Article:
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Govt clears decks pre-Easter on foreshore and seabed, ECan, and CRIs

Monday 29th March 2010

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The government's preferred solution for resolving the foreshore and seabed issue will be issued as a discussion document before Easter, along with decisions on whether to sack the regional councillors on the board of Environment Canterbury, Prime Minister John Key said today.

Speaking after Cabinet, Key said the government would allow four weeks for consultation on the foreshore and seabed document, which follows a ministerial review last year.  Legislation to fix the vexed issue remains targeted for introduction to Parliament in August.

Repeal of the previous government's 2004 Foreshore and Seabed Act is part of the coalition agreement between the National and Maori parties, but exactly what form the government is proposing for resolving the issue remains unclear.  Indications from Treaty Negotiations Minister Chris Finlayson suggest a pan-Maori approach to resolving the issue is not favoured, and that capacity for local iwi solutions to local issues will be possible.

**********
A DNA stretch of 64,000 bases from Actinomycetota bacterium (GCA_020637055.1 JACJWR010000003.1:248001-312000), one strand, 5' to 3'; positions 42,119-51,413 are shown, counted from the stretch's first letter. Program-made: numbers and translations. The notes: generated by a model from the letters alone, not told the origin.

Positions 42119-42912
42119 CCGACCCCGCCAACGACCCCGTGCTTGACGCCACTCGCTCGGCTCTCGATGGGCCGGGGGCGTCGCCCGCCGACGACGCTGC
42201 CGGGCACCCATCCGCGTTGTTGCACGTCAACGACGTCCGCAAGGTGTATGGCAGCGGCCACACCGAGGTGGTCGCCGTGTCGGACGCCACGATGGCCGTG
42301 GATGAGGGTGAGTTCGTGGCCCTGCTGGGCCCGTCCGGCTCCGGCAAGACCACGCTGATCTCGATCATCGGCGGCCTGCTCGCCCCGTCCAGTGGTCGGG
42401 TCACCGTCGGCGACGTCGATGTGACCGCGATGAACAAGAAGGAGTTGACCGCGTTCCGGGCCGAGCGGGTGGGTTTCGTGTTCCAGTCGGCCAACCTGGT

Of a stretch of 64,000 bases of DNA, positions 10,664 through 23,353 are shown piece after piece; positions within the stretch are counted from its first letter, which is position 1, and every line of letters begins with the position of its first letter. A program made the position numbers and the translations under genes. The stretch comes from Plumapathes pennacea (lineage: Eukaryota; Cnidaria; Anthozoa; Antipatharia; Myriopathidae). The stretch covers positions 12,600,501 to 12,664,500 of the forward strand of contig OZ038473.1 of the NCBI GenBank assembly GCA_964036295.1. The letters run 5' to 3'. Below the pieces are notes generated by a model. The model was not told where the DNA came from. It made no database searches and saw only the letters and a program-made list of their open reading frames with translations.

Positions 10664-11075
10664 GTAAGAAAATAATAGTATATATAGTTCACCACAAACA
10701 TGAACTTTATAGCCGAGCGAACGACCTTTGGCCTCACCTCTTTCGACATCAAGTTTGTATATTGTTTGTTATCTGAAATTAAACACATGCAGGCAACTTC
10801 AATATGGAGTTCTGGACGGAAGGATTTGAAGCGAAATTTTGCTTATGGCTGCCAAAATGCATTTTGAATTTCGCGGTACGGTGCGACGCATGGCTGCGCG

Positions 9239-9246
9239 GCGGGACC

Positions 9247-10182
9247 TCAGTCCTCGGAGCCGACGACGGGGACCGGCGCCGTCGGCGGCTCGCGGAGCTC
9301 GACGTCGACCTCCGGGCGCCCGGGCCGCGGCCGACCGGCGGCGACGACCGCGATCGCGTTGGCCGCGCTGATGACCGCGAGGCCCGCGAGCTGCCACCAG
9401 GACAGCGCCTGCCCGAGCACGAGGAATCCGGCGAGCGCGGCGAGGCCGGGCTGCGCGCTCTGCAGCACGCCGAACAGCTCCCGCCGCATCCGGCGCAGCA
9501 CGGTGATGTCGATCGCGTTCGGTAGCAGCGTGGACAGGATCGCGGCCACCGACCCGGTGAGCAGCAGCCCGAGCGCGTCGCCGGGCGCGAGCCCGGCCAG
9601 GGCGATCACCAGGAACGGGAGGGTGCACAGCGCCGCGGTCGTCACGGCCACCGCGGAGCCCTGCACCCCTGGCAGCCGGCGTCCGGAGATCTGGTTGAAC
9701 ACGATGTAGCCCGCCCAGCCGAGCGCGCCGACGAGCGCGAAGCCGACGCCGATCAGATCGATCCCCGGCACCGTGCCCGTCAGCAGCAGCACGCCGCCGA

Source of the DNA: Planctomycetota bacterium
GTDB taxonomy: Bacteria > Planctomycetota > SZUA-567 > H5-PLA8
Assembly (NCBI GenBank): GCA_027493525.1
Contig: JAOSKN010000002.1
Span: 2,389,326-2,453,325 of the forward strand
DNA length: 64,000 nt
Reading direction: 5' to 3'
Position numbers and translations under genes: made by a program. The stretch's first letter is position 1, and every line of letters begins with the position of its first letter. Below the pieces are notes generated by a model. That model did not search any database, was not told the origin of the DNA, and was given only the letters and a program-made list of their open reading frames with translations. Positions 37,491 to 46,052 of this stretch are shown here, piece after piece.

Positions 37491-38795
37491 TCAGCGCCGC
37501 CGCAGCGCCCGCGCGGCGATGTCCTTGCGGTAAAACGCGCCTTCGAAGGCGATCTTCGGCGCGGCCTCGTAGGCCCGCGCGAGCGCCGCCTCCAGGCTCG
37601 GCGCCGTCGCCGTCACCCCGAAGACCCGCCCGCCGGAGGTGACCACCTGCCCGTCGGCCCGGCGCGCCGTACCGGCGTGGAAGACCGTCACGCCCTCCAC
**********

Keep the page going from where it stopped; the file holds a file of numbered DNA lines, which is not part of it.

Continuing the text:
The Maori Party "seems happy with progress", said Key, who promised a "thoughtful" document which would offer a "credible way forward".  The issue has polarised because of its perceived threat to rights of access to the foreshore for non-Maori, and Maori anger over the theft of entitlements relating to foreshore and seabed created by the previous government's legislation.

Meanwhile, Key said Cabinet had made decisions relating to the future of Environment Canterbury at Cabinet today, and these would be announced by the environment and local government ministers Nick Smith and Rodney Hide "in the next few days".


A review led by former National Cabinet Minister Wyatt Creech recommended sacking theECan councillors, replacing them with a commissioner, and the creation of a new special water authority to deal with water allocation and storage issues in the stressed catchment.

Key also announced today that the government would implement all of the key recommendations of the Crown Research Institute taskforce, including a greater proportion of non-contestable funding, and a move to more meaningful measures of Crown science contributions to national outcomes.  This includes a "financial viability" test rather than a commercial return test for the CRIs' financial performance.

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